Blog > My experiences so far on learning via Stanford MOOC

December 2, 2012

I’ve enrolled in a MOOC (massive open on-line course) at Stanford University. The course, on Designing New Learning Environments is curated by Prof Paul Kim, and is done entirely on-line. I was surprised, when watching the first couple of lectures how relevant this is to my current work. Prof Kim has an interest in making education accessible around the globe, even in the most disadvantaged communities.

By the way, the lectures are also good – short, up to about 10 minutes with whoever is speaking in the bottom right of the screen and images filling the rest of the screen, not more words or graphs or tables, but images that illustrate the points made in the lecture.

It’s way more interesting than I thought it would be.

There’s weekly lectures or reading, and assignments – nothing too daunting, but challenging enough to keep me interested and engaged. What I miss is interaction with others. My own fault, probably, though I’m not prepared to take all the blame. This course lasts for 10 weeks and I’ve been travelling, and with intermittent, often dodgy internet, through weeks 2 – 7. It was during those early weeks that teams were formed, to later collaborate on a project. I didn’t form a team, not knowing how I’d be able to stay connected, and didn’t join a team for much of the same reason, as well as being unable to trawl through all the hundreds of teams and find one that interested me.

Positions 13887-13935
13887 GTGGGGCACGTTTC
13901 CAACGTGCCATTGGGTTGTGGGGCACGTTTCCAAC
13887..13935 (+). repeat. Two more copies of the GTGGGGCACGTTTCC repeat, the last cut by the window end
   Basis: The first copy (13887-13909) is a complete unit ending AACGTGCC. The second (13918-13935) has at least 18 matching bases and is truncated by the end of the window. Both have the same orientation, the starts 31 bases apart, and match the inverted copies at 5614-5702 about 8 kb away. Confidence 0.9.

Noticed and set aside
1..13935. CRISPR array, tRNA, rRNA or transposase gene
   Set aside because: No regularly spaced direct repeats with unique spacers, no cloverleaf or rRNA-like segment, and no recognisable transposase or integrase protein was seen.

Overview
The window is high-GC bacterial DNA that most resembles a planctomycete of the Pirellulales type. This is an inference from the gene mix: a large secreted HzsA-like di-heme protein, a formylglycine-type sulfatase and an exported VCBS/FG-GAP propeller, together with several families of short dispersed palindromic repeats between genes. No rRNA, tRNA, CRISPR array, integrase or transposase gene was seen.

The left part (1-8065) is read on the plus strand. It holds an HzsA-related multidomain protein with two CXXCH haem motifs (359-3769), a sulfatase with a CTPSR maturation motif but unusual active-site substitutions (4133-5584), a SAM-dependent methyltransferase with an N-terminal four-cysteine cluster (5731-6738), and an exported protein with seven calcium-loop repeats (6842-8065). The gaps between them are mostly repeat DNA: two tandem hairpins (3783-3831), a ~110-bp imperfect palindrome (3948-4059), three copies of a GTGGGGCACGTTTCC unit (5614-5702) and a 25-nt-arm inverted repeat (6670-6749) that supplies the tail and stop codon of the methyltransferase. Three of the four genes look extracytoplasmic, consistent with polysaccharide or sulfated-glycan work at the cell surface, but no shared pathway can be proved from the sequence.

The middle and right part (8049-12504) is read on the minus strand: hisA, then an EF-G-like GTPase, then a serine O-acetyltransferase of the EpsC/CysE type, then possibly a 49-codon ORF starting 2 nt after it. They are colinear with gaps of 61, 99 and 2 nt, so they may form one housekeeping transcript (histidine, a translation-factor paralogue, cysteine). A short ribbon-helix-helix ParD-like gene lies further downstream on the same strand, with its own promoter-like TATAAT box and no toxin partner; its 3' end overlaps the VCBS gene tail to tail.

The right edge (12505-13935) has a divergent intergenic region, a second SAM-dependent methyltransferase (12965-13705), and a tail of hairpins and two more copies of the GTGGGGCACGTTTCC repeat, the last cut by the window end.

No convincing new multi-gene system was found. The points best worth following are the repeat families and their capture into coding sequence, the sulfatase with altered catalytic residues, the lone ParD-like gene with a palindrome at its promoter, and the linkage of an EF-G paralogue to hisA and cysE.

The search function on the course web site is disappointing – it doesn’t allow me to easily find people with similar interests, though I know you’re out there.

I’m now devouring much of the additional information that I was unable, or unwilling, to access while travelling. I’m reminded how much a little bit of discipline – as is provided in this MOOC with assignments and deadlines – while leaving me to do my own self-directed inquiry encourages (in me anyway) a deeper and more satisfying connection with the content, if not yet, with my fellow MOOCers.

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